Connie Sullivan, a fourth-grade teacher at Sandy Hook Elementary School, has shared with her students “real reading material across America” thanks to the books she has put together for her classroom with the support of an award from Newtown Allies for Change (NAFC).
Last year, Sullivan shared that she received a Supporter for Allies for Change cash award from NAFC, a “volunteer-led grassroots advocacy organization to advance diversity, equity and inclusion in Newtown,” according to the group’s website ( newtownallies.org ). ).
Sullivan said she earned the award last school year after completing other projects to make sure all members of the school community were represented in the classroom. She did not apply for the award and it was a pleasant surprise when she received it.
In accepting the cash award, Sullivan focused on how the annual day to celebrate the National Education Association’s Read Across America program, Read Across America Day, is celebrated every year on March 2. The annual event marks the anniversary of Dr. Seuss’ birth and has become a celebration of the author.
Sullivan wanted “real reading across America,” she said.
Her efforts turned into a project to find a book that represented every state in the country. Sullivan said she chose books that represent and celebrate different cultures and landscapes in the United States. She made sure the collection included images of skin color, religion and gender.
The National Education Association describes its Read Across America program as “the nation’s largest celebration of reading.” And this year, the national Read Across America program is focusing on “motivating children and teens to read with events, partnerships and reading resources that are relevant to everyone, for everyone,” according to the NEA website (nea.org). “Titles and resources offered [National Education Association’s] Read Across America books include books where students can see themselves reflected, as well as books that allow readers to see a world or character that might be different from them. Readers who feel included, acknowledged, and part of the world are engaged readers.
To begin her tour of America’s books, Sullivan said she created a document with a list of different states, including Washington, D.C. and Puerto Rico, and picture books. Sometimes she chose a book to represent a condition, and sometimes she chose a story about a person from that condition.
“I just wanted to make sure it was connected, that every one of the states was represented,” Sullivan said.
After researching books and selecting states, she worked with the Sandy Hook Elementary School library to see if a book was already in the school library, and if not, she collected a copy.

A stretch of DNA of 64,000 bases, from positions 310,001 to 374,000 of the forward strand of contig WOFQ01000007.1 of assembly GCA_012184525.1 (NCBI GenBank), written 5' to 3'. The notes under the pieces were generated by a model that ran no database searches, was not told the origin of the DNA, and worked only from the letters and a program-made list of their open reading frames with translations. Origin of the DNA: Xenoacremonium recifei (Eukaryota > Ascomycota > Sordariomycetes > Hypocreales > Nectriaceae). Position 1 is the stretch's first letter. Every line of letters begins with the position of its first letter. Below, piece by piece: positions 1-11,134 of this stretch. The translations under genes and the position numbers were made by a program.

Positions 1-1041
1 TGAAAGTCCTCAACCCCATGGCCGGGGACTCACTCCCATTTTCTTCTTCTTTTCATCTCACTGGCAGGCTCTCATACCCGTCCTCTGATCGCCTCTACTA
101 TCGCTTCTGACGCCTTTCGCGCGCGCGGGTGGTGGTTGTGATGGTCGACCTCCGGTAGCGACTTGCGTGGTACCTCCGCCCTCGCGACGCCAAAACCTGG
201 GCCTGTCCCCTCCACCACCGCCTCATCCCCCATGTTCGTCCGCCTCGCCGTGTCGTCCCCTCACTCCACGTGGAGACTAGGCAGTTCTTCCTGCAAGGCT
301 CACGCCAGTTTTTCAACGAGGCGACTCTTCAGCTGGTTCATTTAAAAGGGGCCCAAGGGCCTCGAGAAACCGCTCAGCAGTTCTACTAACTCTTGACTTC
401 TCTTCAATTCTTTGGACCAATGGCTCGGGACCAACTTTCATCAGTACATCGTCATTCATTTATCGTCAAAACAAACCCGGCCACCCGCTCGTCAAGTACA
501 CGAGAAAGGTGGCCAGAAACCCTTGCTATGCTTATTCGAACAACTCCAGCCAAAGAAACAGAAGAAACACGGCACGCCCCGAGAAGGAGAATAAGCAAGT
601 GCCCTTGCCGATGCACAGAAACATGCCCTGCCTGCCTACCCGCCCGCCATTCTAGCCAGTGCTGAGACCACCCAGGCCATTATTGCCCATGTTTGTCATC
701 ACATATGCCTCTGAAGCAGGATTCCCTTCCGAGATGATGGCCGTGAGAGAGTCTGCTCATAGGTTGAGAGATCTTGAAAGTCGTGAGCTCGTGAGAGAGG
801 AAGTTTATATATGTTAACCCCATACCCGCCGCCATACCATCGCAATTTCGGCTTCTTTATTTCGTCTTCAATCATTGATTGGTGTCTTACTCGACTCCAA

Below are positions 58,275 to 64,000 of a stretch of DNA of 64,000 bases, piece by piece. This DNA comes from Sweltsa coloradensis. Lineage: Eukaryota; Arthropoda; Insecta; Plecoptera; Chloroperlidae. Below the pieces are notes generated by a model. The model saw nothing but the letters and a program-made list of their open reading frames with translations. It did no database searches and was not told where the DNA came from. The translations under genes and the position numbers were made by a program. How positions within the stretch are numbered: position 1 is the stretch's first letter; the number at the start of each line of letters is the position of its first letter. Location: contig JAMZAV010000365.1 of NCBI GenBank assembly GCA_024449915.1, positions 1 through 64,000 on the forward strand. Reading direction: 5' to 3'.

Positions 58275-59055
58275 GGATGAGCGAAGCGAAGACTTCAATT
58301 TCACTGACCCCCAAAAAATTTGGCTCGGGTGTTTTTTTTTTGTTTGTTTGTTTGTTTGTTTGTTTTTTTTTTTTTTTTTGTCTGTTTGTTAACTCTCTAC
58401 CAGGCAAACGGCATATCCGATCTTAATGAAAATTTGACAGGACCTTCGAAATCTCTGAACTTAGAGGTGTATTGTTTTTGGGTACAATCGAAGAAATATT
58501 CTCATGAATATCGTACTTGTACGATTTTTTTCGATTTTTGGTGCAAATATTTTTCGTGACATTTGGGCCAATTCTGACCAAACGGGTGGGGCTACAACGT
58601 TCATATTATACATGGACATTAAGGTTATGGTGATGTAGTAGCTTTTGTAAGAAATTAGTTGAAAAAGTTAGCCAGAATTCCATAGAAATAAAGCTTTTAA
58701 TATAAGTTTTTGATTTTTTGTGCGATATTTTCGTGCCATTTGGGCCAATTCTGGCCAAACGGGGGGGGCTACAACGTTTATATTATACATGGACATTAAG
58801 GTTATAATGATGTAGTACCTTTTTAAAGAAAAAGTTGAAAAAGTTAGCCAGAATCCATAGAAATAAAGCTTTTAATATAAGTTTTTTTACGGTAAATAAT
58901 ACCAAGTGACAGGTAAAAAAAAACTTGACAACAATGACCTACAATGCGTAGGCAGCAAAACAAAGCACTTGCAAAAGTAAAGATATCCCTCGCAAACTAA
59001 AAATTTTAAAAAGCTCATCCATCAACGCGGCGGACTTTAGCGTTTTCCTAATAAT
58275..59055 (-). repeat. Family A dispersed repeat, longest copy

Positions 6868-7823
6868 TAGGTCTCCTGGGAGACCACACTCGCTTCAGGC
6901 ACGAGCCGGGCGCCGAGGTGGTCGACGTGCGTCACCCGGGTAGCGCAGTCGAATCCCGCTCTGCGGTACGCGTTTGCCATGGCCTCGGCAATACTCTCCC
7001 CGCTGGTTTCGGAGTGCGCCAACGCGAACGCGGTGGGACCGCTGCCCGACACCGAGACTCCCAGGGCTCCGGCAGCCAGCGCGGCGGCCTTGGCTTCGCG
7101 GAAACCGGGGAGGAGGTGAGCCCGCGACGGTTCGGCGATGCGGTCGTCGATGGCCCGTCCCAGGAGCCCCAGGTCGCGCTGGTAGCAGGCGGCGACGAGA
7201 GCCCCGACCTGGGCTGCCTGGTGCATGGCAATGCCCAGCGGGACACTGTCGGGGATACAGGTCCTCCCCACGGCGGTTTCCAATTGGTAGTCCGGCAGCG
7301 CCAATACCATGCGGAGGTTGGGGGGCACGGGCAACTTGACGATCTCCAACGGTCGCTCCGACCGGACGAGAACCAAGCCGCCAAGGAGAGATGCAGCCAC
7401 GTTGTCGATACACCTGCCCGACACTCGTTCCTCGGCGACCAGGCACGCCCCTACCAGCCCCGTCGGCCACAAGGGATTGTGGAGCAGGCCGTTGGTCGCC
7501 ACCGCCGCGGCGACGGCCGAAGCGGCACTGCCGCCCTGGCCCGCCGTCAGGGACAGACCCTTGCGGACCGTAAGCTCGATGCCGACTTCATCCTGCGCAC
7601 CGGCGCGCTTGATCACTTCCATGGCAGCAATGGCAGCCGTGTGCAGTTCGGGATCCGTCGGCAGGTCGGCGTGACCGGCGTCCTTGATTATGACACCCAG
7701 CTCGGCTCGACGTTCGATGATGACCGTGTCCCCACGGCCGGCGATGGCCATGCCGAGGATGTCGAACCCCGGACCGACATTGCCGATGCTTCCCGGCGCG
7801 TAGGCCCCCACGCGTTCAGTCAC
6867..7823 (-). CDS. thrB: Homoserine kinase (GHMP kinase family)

“This project allows me to introduce my students to the United States,” Sullivan said.
She has shared one book with her fourth graders. The books cover a variety of topics, from women’s rights, conservation and workers’ rights to inventions.
One book Sullivan shared with students is called No Small Potatoes: Junius G. Groves and His Kingdom in Kansas by Tonya Bolden. Sullivan said the book is about Groves, who was born a slave, migrated to Kansas, amassed land and built a potato farm. The students really responded when they learned that Groves invented potato chips.
“It’s cool for fourth graders. It’s interesting,” Sullivan said.
Nonfiction books capture the imagination of fourth graders.
Another book is about Marjory Stoneman, who worked to protect the Everglades. She has books that describe the men and women who fought against segregation. Two books that stood out to the students were The Girl With a Mind for Math: The Ray Montag Story by Julia Finley Mosk and Mr. Ferris and his wheel According to Sullivan, the author is Kathryn Gibbs Davis.
Fortunately, since most of the books are biographies, students have enjoyed non-fiction books about people.
Sullivan also highlighted Virginia’s book, A Case of Love: The Battle for Interracial Marriage by Selina Alko. Sullivan said there are children who see the books she reads and they see themselves and their families depicted on the pages.
“It’s really important for them to know that they’re included and that they’re a part of this amazing country,” Sullivan said.
Sullivan shared a collection of books that grew from her original plan to include the Common Core State Standards, which include reading, social studies, speaking and language arts.
“I can get all that instruction while giving them the background knowledge of all these people who have made a difference that they may not have heard of,” Sullivan reflected.
And what is the book that Sullivan chose to represent Connecticut? The Case for Cow Taxation: A True Story of Suffrage Peggy Deitz Shea and Iris Van Rynbach.
“Now I have to talk to them about it [the Women’s Suffrage Movement]” said Sullivan, clearly excited.
Sullivan reads to her students every day.
In her classroom, she keeps a bulletin board with a map of the United States. After reading the book, the map connects the visual image of the book to the state it represents using a string.
“It’s been great,” Sullivan said of the project as a whole.
Education Editor Eliza Wang can be reached at [email protected]
A map in Sandy Hook Elementary fourth-grade teacher Connie Sullivan’s classroom highlights the books the class has read that depict different states.